Date of Degree

6-2016

Document Type

Capstone Project

Degree Name

Au.D.

Program

Audiology

Advisor(s)

Barbara E. Weinstein

Committee Members

Brett Martin

Subject Categories

Speech Pathology and Audiology

Keywords

Self-reported hearing difficulties, hearing loss, older adults, social isolation, loneliness, de Jong Gierveld Loneliness Scale, UCLA Loneliness Questionnaire, HHIE

Abstract

Hearing loss is known to affect communicative ability and has been associated with poor health-related outcomes such as impaired cognition, increased risk for falls, and psychotic manifestations. Social isolation and loneliness are also widely recognized to negatively impact mental and physical health. The purpose of this systematic review is to review literature that explores a relationship between hearing loss with and/or without self-reported hearing difficulties and social isolation and social and emotional loneliness in older adults with hearing loss ranging from mild to profound. The goal is to determine whether there is a direct relationship between subjective and/or objective hearing loss and subjective and/or objective social isolation and whether social isolation and/or social and emotional loneliness plays a mediating role in poor health-related outcomes that have been associated with hearing loss.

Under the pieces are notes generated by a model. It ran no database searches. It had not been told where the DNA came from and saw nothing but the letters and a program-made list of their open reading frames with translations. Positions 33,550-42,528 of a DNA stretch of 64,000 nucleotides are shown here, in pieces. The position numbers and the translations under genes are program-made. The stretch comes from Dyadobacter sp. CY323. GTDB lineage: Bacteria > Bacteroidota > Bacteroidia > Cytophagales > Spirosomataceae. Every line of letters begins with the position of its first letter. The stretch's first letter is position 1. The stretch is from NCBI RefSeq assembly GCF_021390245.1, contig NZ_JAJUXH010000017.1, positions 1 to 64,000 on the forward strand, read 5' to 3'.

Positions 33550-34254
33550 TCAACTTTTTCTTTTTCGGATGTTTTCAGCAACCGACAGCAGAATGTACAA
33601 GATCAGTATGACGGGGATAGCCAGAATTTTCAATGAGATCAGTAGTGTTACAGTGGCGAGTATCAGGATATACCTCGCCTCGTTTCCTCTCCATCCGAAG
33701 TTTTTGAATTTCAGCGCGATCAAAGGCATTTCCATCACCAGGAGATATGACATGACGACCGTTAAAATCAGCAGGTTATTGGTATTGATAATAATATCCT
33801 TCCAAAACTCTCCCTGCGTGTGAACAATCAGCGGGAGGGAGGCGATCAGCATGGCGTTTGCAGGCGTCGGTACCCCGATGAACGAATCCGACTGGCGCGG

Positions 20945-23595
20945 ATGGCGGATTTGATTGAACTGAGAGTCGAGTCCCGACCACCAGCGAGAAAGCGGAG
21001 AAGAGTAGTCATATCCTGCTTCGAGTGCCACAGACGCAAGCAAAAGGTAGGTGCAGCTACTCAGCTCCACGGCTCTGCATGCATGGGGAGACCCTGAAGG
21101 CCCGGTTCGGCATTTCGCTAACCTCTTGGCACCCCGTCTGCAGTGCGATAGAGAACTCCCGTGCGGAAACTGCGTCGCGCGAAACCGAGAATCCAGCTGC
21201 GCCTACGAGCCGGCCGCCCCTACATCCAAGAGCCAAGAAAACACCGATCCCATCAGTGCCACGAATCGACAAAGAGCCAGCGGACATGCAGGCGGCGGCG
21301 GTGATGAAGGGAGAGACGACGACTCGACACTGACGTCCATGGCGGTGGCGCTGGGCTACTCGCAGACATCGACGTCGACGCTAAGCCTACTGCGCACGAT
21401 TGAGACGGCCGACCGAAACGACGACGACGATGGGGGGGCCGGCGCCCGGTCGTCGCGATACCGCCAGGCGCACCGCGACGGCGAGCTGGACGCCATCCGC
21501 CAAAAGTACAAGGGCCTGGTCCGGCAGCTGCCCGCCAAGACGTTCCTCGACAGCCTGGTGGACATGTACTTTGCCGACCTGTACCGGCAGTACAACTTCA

The systematic review of the literature on this topic focused on studies that satisfied specific design criteria. Only studies that assessed the relationship between hearing status and social isolation and/or loneliness among participants aged 50 years or older with perceived or measured hearing loss ranging from mild to profound met the inclusion criteria for this review. Database searches of refereed, peer-reviewed journals were conducted. Relevant search strings applied to the Cumulative Index to Nursing and Allied-Health Literature (CINAHL), Academic Search Premier, PubMed, Google Scholar, MEDLINE, and psycINFO databases identified studies to be included in this review. Additionally, manual searches of the references of applicable articles were also conducted. Nineteen studies met a priori criteria for inclusion in this review.

A thorough qualitative assessment of the research showed that there is a strong association between hearing loss and self-perceived hearing difficulties with social isolation and loneliness in the older adult. This review concludes that there is an agreement among researchers that hearing status is associated with social isolation and loneliness. However, inconsistencies in reporting on an age and gender effect of individuals with reduced hearing abilities on social isolation and/or loneliness is observed. This observation points to a need for investigations that employ more controlled studies in order to confirm a causal effect of hearing status on social isolation and/or loneliness and how variables of age, gender, and intervention strategies mediate the above-mentioned psychosocial outcomes.

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